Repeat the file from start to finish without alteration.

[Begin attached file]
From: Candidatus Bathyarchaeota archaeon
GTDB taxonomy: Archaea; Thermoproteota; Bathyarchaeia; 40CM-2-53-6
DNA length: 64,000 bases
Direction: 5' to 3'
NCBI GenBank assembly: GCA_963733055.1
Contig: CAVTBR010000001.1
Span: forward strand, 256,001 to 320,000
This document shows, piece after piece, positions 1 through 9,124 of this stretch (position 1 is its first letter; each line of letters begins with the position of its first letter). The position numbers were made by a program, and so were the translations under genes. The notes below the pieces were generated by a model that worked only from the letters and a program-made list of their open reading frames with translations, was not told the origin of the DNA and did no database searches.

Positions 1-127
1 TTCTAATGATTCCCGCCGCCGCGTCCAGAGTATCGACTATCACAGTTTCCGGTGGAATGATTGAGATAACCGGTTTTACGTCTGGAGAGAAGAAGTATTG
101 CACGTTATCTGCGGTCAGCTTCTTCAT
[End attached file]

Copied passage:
From: Candidatus Bathyarchaeota archaeon
GTDB taxonomy: Archaea; Thermoproteota; Bathyarchaeia; 40CM-2-53-6
DNA length: 64,000 bases
Direction: 5' to 3'
NCBI GenBank assembly: GCA_963733055.1
Contig: CAVTBR010000001.1
Span: forward strand, 256,001 to 320,000
This document shows, piece after piece, positions 1 through 9,124 of this stretch (position 1 is its first letter; each line of letters begins with the position of its first letter). The position numbers were made by a program, and so were the translations under genes. The notes below the pieces were generated by a model that worked only from the letters and a program-made list of their open reading frames with translations, was not told the origin of the DNA and did no database searches.

Positions 1-127
1 TTCTAATGATTCCCGCCGCCGCGTCCAGAGTATCGACTATCACAGTTTCCGGTGGAATGATTGAGATAACCGGTTTTACGTCTGGAGAGAAGAAGTATTG
101 CACGTTATCTGCGGTCAGCTTCTTCAT